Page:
G7 Nations Focus on Helping Ukraine Rebuild – The…
It has been an annual ritual of Vladimir V. Putin’s Russia: The president holds a wide-ranging, marathon news conference in December, making a somewhat choreographed show of openness to questioning and demonstrating his command of an array of topics.
But after a series of military setbacks in his war in Ukraine, with Russia’s casualties mounting and its economy faltering under sanctions, Mr. Putin has decided to skip it this year. Dmitri S. Peskov, Mr. Putin’s spokesman, did not offer a reason as he told reporters during a daily briefing on Monday that the event would not take place, and he held out the possibility that it might be rescheduled for the new year.
Mr. Putin first held the year-end news conference in 2001, two years into his presidency. The practice was interrupted when he was prime minister from 2008 to 2011, but Mr. Putin began holding them again after returning to the presidency in 2012. The last time he opted out of the event as president was in 2005.
Often stretching to four hours or more, the December news conference has been one of the few times a year that reporters outside the Kremlin pool, including foreign correspondents, get the chance to ask Mr. Putin questions directly — if they are called on. (The Kremlin has questioned reporters ahead of time about what they might be inclined to ask.)
The ranks of journalists in Russia who are not subservient to the government are thinner than at any time since the fall of the Soviet Union, and this year the government criminalized criticism of the war or the military. Independent Russian news media have all either shut down or moved abroad, and many foreign news outlets have been forced out of the country.
Even so, it would have been possible for either a Russian or international reporter to detail some of the setbacks in Ukraine and to ask Mr. Putin embarrassing questions about them — live on national television.
Mr. Peskov noted that Mr. Putin “regularly speaks to the press, including on foreign visits,” but such exchanges are limited to the pool of reporters regularly assigned to the Kremlin.
Political analysts had various reactions, from suggesting Mr. Putin had no future vision to offer, to the idea that he was finding some of his customs monotonous. Tatiana Stanovaya, a political analyst, wrote on her Telegram channel that the cancellation was a sign that Mr. Putin did not want to engage with what he considered to be minor domestic matters or to answer boring or routine questions.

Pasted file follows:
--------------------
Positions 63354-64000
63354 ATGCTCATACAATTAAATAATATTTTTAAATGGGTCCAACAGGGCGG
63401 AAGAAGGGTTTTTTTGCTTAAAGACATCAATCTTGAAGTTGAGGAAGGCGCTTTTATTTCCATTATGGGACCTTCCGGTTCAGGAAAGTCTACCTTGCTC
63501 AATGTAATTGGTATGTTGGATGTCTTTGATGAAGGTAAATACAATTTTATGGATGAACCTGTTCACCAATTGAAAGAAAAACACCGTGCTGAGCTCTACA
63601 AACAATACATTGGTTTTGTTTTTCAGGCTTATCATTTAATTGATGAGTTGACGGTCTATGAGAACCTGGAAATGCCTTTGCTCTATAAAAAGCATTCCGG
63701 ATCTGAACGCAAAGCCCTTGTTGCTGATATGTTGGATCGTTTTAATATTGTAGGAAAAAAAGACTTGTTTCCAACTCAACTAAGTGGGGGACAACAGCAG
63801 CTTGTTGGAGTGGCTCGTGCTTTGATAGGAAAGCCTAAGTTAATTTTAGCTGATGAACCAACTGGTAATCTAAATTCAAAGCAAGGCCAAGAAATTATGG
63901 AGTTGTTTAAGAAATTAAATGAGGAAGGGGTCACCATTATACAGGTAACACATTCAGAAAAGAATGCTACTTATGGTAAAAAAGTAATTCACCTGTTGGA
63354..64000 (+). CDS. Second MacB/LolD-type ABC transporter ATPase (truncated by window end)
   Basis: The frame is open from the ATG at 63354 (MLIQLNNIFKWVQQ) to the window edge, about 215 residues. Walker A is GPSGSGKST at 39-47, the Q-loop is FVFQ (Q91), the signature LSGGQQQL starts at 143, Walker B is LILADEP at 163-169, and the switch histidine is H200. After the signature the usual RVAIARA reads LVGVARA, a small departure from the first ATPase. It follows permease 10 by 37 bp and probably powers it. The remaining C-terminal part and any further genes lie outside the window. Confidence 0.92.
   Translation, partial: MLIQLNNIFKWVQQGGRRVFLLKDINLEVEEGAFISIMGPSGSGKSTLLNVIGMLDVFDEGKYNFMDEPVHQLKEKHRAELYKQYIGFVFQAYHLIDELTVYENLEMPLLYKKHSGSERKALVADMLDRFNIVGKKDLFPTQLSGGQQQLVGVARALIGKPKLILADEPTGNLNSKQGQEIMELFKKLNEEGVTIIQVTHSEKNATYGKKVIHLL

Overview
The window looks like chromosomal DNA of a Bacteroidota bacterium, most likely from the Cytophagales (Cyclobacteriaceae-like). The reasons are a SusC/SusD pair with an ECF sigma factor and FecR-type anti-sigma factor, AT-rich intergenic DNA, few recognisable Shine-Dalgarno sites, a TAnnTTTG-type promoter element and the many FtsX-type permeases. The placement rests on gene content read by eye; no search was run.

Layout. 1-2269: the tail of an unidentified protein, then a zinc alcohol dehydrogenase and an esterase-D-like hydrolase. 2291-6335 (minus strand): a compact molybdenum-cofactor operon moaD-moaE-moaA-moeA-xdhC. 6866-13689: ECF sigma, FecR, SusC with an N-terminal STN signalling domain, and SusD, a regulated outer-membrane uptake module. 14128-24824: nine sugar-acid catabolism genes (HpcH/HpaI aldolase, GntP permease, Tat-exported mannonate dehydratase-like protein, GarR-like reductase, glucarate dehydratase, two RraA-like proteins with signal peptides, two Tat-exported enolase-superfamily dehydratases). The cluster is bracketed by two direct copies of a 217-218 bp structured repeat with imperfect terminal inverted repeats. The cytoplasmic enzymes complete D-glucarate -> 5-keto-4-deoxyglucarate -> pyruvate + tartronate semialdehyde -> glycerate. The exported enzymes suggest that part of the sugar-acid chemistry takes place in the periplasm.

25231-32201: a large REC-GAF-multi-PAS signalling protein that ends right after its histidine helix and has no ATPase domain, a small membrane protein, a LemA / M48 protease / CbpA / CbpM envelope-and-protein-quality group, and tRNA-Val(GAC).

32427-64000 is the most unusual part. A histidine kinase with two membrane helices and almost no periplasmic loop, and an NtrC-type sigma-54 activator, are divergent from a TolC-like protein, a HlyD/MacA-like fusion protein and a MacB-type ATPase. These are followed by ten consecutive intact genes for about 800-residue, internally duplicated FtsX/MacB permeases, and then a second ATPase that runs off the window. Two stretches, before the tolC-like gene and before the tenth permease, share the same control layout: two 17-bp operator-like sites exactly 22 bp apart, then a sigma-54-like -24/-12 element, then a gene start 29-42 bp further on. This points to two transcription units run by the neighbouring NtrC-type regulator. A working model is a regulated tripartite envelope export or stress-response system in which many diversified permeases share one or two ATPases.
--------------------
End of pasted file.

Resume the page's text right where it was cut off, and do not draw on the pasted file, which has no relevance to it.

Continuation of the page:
Mikhail Vinogradov, the political scientist who heads the St. Petersburg Politics Foundation, said the move contributed to a general sense of stagnation in the country. Even though a lot is happening, he said, calling off the event captures the feeling of “the situation on pause.”
Mr. Putin has tried to present life in Russia as business as usual for most people, an image that has become harder to maintain. Thousands of troops have been killed or wounded, which generally goes unmentioned in state media. A mismanaged call-up of about 300,000 military conscripts this fall prompted demonstrations and spurred thousands of men to flee the country; Ukrainian officials predict that another Russian draft is coming soon.
A news conference could expose Mr. Putin to questions about casualties, conscription or specific battlefield setbacks like the strike against Wagner or the retreat last month from the captured city of Kherson, a significant reversal that prompted anger and anguish among some of Russia’s war hawks. But Mr. Putin has continued to insist that the war in Ukraine is going according to plan.
The annual news conferences usually unroll in a circuslike atmosphere, with reporters waving signs containing some of Mr. Putin’s signature phrases, or wearing costumes from their native regions, in the hopes of catching his eye and getting to ask a question. The sessions are a set piece on his calendar, a chance for Mr. Putin to display his command of the facts affecting all aspects of Russian life, and ostensibly, to show him as being receptive to all queries.
Mr. Putin prefers scripted events, however, and in the past week he made several highly choreographed public appearances aimed at reinforcing his version of reality, at a time when a Russian victory in Ukraine appears as distant as ever. Those televised events presented Mr. Putin as a decisive leader, still fully in charge.